Auckland City Limits returned with a vengeance yesterday, taking over Western Springs with a massive lineup, amazing food and a great atmosphere.
The festival ran for a full 12 hours and in that time, saw a crowd of 20,000 pass through the gates.
Here are our highlights - and minor lowlights - of ACL 2018:
Auckland City Limits isn't just about the music, it's there to explore and designed for you to chill, with so much space, grassy areas and trees to lay under.
Kids could run amok and have the time of their lives in a safe environment, everyone was respectful and in good spirits and unlike other festivals, it didn't seem to be about pageantry and Instagram, but more just about good times. The bands almost felt secondary to everything else that was going on. (Almost).
The layout and site plan meant there was plenty of space, it was easy to move around and there were no major bottlenecks - unlike the first ACL in 2016, where lines were unfathomable and blocked walkways making the whole festival feel a bit cramped.
Auckland Eats was amazing. Fast service, reasonably priced (for a festival) and bloody delicious. Our favourites were Cafe Hanoi's green prawns and Blue Breeze's pork buns.
Also, shout out to the girls serving at Blue Breeze who have probably woken up without voices after hilariously screaming out tickets numbers over the raucous sound of The D4 during the dinner rush. We salute you.
This was another killer lineup for ACL and one which offered a shocking amount of diversity. You could go from watching a young crowd throb with the bass at Future, across to the other side where an older crowd was gathering for Grace Jones, and pass everything from rock to electronic to whatever it is Tash Sultana does (beat boxing on panpipes!) in your travels.
Our highlights include the return of Scribe to the stage - he nailed it, despite being away from the limelight for years; The Avalanches' funk-soaked, high-energy set that defied you not to dance; Future ripping his way through Mask Off to an insane crowd and George Ezra drawing a massive crowd for a set full of hits.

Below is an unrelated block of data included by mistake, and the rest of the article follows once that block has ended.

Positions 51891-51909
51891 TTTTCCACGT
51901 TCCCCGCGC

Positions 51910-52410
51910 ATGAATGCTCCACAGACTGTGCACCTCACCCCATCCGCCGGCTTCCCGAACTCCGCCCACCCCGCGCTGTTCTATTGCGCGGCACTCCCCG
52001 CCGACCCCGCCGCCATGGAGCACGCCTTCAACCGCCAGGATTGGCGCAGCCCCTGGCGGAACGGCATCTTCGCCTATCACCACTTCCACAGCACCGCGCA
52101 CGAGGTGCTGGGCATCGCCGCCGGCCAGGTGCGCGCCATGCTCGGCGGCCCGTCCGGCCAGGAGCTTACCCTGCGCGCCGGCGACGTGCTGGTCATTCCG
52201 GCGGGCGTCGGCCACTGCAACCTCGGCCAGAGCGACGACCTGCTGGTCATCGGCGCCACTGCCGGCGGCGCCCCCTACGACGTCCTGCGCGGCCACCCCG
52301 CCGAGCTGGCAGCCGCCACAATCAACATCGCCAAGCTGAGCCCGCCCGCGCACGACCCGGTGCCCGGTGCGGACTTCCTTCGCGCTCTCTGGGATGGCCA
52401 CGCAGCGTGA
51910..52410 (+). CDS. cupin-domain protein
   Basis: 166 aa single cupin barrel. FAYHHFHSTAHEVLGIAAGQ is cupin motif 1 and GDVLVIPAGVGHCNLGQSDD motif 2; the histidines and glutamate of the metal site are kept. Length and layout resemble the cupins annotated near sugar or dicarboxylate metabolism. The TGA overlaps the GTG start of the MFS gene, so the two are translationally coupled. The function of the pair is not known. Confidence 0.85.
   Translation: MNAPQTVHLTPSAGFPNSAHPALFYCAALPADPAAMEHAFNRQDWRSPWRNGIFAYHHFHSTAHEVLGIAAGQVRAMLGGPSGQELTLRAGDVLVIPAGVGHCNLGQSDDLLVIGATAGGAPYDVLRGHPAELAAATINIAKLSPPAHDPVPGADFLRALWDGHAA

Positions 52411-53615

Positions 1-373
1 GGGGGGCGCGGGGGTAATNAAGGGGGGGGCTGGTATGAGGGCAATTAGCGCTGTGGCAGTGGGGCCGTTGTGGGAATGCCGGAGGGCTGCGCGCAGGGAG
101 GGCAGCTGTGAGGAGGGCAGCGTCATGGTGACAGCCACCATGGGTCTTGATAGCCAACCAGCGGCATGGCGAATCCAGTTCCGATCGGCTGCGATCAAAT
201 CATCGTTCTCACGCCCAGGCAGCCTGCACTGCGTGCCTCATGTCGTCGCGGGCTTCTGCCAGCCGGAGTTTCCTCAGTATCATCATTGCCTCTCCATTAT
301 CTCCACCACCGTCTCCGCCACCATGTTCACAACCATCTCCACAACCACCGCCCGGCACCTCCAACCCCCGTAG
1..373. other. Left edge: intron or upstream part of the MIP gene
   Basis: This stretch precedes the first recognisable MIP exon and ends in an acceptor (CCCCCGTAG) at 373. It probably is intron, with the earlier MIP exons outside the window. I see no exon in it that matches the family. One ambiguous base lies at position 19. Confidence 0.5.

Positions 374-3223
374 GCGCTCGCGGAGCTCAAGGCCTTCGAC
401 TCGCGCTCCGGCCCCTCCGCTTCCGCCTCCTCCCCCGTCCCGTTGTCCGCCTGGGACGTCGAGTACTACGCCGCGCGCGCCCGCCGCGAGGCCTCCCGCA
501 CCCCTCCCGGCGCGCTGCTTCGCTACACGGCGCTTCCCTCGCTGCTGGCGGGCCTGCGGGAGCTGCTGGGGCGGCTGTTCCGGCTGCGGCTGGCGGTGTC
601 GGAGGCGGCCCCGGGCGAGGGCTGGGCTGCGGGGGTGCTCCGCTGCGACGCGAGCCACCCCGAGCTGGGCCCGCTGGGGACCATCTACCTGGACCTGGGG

Sometimes seeing such an legendary artist is worrying because you never know what you're going to get, but Grace Jones was literally everything fans could've asked for and then some. Multiple costume changes, some quality banter, all the hits, some raucous dance moves, poses being struck all over the show, pole dancing, masks, headpieces, that bodysuit, the light show, the Amazing Grace cover - all of it was, frankly, iconic.
Where are all the people?
The main Spark stages drew hundreds of fans to major sets like Future, Justice and Beck but even so those spaces weren't even close to being full. In fairness, it's no comment on the acts, so much as the fact that there's just so much space down in the stadium bowl that things started to look a little sparse. Whether the answer is adding more to the space or bringing in more people, who knows? But seeing all that blank space from the stage can't be fun.
Vomit. Just vomit.
This is no fault of the festival's other than that no one managed to clean it up before it was seared into our brains forever, but seeing puddles of vomit right by the water station is really off-putting. Come on guys, at least vomit away from the water supply, yeah?